Royal Honour for Wits Vice-Chancellor
- Wits University
Prof. Zeblon Vilakazi welcomed as a Fellow of the prestigious Royal Society (UK)
The Royal Society (UK) announced today, Tuesday, 10 May 2022, that Wits Vice-Chancellor and Principal, Prof. Zeblon Vilakazi has been appointed as a Fellow of one of the world’s most prestigious scientific academies.
Vilakazi joins the ranks of Robert Broom, Phillip Vallentine Tobias, Basil Schonland, Frank Nabarro, and Nobel-Prize winner Aaron Klug, all of whom are also Wits alumni. Past Fellows and Foreign Members of the Royal Society have included Isaac Newton, Charles Darwin, Albert Einstein, Dorothy Hodgkin and Stephen Hawking.
“It is an honour to welcome so many outstanding researchers from around the world into the Fellowship of the Royal Society,” says Sir Adrian Smith, President of the Royal Society, the oldest scientific academy in continuous existence in the world (started in 1660), dedicated to promoting excellence in science for the benefit of humanity, on its website. “Through their careers so far, these researchers have helped further our understanding of human disease, biodiversity loss and the origins of the universe. I am also pleased to see so many new Fellows working in areas likely to have a transformative impact on our society over this century, from new materials and energy technologies to synthetic biology and artificial intelligence. I look forward to seeing what great things they will achieve in the years ahead.”
“I am honoured to be welcomed as a Fellow of the Royal Society,” says Prof. Zeblon Vilakazi, Wits Vice-Chancellor and Principal, an internationally recognised nuclear physicist. “This is not just an honour for me, but also for Wits University, and all those who supported me. South Africa is home to a host of incredibly talented scientists, who punch above their weight in the global knowledge arena. Whilst this Fellowship acknowledges some of my achievements, more importantly, it recognises the high calibre of science and scientists based in Africa.”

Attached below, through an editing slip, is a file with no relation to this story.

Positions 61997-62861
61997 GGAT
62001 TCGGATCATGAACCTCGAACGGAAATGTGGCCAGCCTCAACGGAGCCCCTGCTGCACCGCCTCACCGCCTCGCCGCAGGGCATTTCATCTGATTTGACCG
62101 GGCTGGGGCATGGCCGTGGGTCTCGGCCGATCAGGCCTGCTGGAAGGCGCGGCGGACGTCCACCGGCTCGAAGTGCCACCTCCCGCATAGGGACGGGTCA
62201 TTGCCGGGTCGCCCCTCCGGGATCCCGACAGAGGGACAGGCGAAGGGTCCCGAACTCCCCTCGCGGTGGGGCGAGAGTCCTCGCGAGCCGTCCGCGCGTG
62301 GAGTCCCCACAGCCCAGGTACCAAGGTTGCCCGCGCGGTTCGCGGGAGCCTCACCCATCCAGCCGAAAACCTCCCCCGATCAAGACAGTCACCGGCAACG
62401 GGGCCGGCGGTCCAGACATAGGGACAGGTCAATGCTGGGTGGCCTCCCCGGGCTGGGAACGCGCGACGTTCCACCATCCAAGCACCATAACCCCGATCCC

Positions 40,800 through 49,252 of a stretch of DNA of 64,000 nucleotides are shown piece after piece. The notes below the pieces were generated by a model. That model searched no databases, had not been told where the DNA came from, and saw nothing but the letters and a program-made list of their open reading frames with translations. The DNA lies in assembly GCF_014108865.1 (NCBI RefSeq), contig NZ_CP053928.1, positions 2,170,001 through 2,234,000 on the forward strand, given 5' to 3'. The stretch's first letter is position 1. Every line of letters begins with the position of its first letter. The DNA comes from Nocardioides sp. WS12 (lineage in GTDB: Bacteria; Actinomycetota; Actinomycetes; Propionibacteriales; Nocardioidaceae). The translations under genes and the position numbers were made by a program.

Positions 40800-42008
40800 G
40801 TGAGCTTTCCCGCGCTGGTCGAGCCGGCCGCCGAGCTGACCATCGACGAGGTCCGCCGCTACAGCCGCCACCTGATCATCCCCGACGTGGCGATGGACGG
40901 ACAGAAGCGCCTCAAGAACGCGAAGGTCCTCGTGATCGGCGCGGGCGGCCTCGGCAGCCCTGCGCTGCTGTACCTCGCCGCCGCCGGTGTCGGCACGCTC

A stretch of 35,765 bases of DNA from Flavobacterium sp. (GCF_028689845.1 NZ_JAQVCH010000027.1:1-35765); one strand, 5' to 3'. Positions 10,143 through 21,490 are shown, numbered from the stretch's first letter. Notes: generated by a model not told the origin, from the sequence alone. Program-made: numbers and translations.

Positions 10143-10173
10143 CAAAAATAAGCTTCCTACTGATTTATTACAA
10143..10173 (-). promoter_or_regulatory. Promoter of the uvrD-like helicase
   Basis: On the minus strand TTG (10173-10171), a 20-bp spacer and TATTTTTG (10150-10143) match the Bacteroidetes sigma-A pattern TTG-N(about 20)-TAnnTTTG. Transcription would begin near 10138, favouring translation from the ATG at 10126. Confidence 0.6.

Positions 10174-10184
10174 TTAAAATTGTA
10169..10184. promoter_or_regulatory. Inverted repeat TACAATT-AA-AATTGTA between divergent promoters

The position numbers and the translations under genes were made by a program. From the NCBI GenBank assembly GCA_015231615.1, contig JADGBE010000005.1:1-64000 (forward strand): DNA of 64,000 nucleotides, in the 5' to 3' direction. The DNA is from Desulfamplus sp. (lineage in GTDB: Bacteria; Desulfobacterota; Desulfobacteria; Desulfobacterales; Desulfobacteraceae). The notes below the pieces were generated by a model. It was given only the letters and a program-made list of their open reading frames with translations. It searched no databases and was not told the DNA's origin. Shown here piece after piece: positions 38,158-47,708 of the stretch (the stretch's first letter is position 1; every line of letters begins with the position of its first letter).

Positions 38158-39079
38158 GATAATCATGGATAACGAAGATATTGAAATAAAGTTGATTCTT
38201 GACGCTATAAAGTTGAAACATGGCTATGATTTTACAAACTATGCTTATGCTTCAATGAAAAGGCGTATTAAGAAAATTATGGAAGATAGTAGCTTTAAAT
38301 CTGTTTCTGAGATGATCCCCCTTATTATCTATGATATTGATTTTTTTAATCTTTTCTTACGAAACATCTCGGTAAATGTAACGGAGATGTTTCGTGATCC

The Royal Society is a self-governing Fellowship made up of the most eminent scientists, engineers and technologists from the UK and the Commonwealth. Fellows and Foreign Members are elected for life through a peer review process on the basis of excellence in science.
There are approximately 1 700 Fellows and Foreign Members, including around 85 Nobel Laureates. Each year up to 52 Fellows and up to 10 Foreign Members are elected from a group of around 800 candidates who are proposed by the existing Fellowship.
Profile: Professor Zeblon Vilakazi
Professor Zeblon Zenzele Vilakazi is a nuclear physicist and has served as the Vice-Chancellor and Principal of Wits University since January 2021. Prior to his appointment, he served as the Deputy Vice-Chancellor for Research and Postgraduate Studies, during which time Wits’ research outputs doubled.
A Wits alumnus, Vilakazi obtained his PhD in 1998 in nuclear physics under the supervision of the late Professor J Sellschop. He was then awarded a prestigious National Research Foundation postdoctoral fellowship at the European Centre for Nuclear Research (CERN) in Geneva, Switzerland. He returned to South Africa and joined the University of Cape Town in 1999, where he was instrumental in establishing South Africa’s first experimental high-energy physics research group focusing on the development of the High-level Trigger for the CERN-ALICE experiment at the Large Hadron Collider.
Vilakazi was appointed as the Director of iThemba Labs in 2007 and then simultaneously as the Group Executive for Research and Development at the Nuclear Energy Corporation of South Africa in 2011, before joining Wits in 2014.
Professor Vilakazi served as a visiting scientist at the Atomic Energy Commission and Alternative Energy in Saclay, France, as the chairperson of the International Atomic Energy Agency's Standing Advisory Committee on Nuclear Applications from 2009 to 2011, and as a member of the International Union of Pure and Applied Physics’ Working Group for Nuclear Physics. He is currently a member of the Programme Advisory Committee for Nuclear Physics at the Joint Institute for Nuclear Research. He is also a member of the Academy of Science of South Africa.
In 2010 he was nominated by the World Economic Forum as a Young Global Leader. He has an extensive list of refereed articles in Nuclear and High Energy Physics and is a regular invitee for talks and presentations at conferences and seminars.